I agree - I didn't mean to imply that I'm going to teach my children about death by talking about decaying human bodies!  Wendytwitch.gif

 

But my 5-year-old has asked questions about why dinosaur bones are all that's left of the dinosaurs, so the book about the log's life was helpful in answering that question.  It's only natural that kids are going to have questions about death.  What I find most difficult is not being honest with them, but finding words to explain things that they can understand.  Discussing death in the plant and animal world seem to be good first steps before tackling discussions of what happens to people when they die.

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I personally think it's gross to discuss the disintegration of the body so I wouldn't think it should be discussed with young children. Maybe that has to do with my having seen and smelled dead animal bodies left to decompose with flies and maggots. Then again, possibly that explanation is better than just burying the body like garbage, I dunno. There's so many ways of looking at it and everyone--including children--reacts differently. I was taught to think the person is permanently at rest. I like the idea and I think it's true. The struggles and difficulties of life on this planet are definitely over.

I agree - I didn't mean to imply that I'm going to teach my children about death by talking about decaying human bodies!  Wendytwitch.gif

 

But my 5-year-old has asked questions about why dinosaur bones are all that's left of the dinosaurs, so the book about the log's life was helpful in answering that question.  It's only natural that kids are going to have questions about death.  What I find most difficult is not being honest with them, but finding words to explain things that they can understand.  Discussing death in the plant and animal world seem to be good first steps before tackling discussions of what happens to people when they die.

 

 

I actually like the idea of my body decomposing better than the idea of being filled with fermaldahyde and preserved in a giant sealed box. I'd like my body to stay around long enough for people to say their goodbyes, but after that.... I don't want to waste the space and resources that such preservation entails. I'd love to be burried in a wooden box and gradudually (and out of sight of my loved ones who'd be freaked out by it) be recycled back into nature. It is comforting to me to think that even once I'm dead, my body will still have something left to contribute to the cycle of life, and that the pieces of me will in that sense live again. I guess to me it's a sort of reincarnation. I'd even be fine with a sky burrial, but that wouldn't go over well in our culture and may be a little too tramatic for the living.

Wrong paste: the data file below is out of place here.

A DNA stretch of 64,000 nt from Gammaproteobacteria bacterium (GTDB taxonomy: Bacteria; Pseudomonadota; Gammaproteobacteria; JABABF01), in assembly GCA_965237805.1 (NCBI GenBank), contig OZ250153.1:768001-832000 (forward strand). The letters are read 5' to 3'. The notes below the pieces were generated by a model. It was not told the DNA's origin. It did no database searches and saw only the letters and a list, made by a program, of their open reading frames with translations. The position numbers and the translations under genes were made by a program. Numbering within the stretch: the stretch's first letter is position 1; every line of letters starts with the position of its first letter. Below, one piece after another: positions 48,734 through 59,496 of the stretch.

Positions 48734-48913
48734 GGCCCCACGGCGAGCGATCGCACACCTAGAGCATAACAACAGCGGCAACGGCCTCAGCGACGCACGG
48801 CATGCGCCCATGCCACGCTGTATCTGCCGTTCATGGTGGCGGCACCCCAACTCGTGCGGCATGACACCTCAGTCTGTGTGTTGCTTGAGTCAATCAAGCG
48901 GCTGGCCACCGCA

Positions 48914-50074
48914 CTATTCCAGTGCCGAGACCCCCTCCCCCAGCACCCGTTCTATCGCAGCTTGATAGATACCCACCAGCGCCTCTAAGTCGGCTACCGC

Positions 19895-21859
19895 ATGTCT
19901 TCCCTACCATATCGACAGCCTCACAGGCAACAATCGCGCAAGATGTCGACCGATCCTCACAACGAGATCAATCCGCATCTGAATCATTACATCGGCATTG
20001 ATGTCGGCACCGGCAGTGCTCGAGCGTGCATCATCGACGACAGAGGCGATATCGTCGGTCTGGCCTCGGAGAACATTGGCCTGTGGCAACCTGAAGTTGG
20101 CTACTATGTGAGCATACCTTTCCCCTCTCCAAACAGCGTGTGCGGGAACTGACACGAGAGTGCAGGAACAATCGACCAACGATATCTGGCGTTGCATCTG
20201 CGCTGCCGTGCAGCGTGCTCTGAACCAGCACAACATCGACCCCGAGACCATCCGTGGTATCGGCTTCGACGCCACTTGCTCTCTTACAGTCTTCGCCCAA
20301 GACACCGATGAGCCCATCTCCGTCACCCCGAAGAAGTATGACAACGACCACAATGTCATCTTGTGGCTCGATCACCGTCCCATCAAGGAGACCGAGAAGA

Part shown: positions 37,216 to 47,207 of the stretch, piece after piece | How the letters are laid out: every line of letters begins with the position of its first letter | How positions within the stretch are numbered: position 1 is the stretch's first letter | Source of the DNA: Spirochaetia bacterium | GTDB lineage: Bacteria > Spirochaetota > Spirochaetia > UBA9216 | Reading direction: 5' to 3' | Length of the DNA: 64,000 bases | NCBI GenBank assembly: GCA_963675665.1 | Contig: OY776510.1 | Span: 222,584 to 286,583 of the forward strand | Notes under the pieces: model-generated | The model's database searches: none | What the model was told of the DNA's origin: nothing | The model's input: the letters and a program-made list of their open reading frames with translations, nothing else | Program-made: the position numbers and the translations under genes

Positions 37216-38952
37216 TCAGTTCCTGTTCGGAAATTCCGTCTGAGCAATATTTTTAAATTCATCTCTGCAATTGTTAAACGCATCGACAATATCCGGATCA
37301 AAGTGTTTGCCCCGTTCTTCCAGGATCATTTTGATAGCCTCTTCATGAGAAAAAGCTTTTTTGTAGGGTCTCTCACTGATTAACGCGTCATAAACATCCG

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I just looked up sky burial. Yes, it sounds like a marvelous, holistic idea—that definitely won’t fly in western cultures.

 

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I just looked up sky burial. Yes, it sounds like a marvelous, holistic idea—that definitely won’t fly in western cultures.

 

Yeaaaah. No. *L* 

 

WARNING: Read this before you look up what a sky burial is! 

 

For those wondering, I feel the need to clarify what this is so nobody gets an unpleasant surprise: In Tibet and other places where the ground is too hard to dig in, they traditionally take their deceased to charnel grounds and place them on TOP of the ground. Often, they also take the time to cut the body parts up so they can decompose faster. The bodies are then scavenged by wildlife such as vultures, and left to decompose and go back to the earth in that fashion. 

 

So if you look up "Sky Burial" you are going to see pictures of people hacking bodies into pieces and it's really graphic.